The World Biennial Forum is an international get-together on practical and actual issues concerning biennials, aiming to provide professionals from the international biennial community and contemporary art world with a new global platform.
Geared towards biennial organizations, curators and their collaborators, the World Biennial Forum enables practitioners from various biennial initiatives in the world to meet and exchange ideas on common practices, share expertise, as well as to discuss the foremost topics and concerns in the field.
The World Biennial Forum involves the participation of representatives of biennial institutions, as well as creative and critical professionals, from the youngest to the oldest, from the most renowned to upcoming: all convening in a collegial spirit.
The World Biennial Forum aims to diffuse knowledge and to promote public awareness of contemporary art biennials, focusing on their shared objectives and common practices while acknowledging and celebrating their diversity.
The World Biennial Forum is an initiative by Biennial Foundation.
Premiere in Gwangju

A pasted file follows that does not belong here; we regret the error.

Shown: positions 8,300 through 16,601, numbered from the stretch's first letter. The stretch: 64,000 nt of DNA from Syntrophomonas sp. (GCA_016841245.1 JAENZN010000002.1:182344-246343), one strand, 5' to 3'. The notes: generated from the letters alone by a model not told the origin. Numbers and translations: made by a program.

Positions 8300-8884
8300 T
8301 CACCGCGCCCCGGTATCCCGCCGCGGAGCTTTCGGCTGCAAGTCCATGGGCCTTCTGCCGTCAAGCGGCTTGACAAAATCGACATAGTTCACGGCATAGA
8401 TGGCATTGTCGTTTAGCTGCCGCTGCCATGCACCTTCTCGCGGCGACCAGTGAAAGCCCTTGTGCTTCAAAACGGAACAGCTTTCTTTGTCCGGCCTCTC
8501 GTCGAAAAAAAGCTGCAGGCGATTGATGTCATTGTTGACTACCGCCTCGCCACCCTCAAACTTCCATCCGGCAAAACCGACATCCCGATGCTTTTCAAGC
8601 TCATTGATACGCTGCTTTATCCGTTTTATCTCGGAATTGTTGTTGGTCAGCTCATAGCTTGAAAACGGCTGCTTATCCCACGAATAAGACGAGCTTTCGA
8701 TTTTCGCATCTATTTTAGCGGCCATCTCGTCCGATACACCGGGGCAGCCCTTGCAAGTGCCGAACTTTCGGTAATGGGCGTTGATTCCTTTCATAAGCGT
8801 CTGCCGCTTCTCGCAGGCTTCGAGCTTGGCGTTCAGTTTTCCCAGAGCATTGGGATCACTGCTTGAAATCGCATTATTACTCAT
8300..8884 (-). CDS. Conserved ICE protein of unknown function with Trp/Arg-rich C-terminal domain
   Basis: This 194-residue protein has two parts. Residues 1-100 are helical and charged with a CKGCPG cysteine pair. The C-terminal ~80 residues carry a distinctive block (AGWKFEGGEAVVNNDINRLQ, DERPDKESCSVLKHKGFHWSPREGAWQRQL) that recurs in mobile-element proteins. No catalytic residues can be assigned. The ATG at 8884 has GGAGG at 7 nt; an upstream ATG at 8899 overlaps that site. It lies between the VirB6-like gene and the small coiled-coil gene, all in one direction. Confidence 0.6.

The World Biennial Forum No 1: SHIFTING GRAVITY co-directed by Ute Meta Bauer and Hou Hanru will take place in the city of Gwangju, South Korea, from 27 to 31 October 2012.
The World Biennial Forum No 1 is an international convention, the first of its kind for biennale practitioners and related professionals, on the occasion of the 9th Gwangju Biennale: ROUNDTABLE.
The World Biennial Forum No 1 serves as a meeting point and forum for exchange, providing an opportunity for critical reflection upon the fact that over one hundred-fifty biennials for art and related disciplines are currently being organized all over the world: a world with many cultural centres that are characterized by rapidly changing socio-economic, and political certainties. This reality creates new challenges in the field of producing and curating contemporary art while it has affected various societies across the globe. The World Biennial Forum No 1 will dedicate special attention to Asia as its context and as a continent.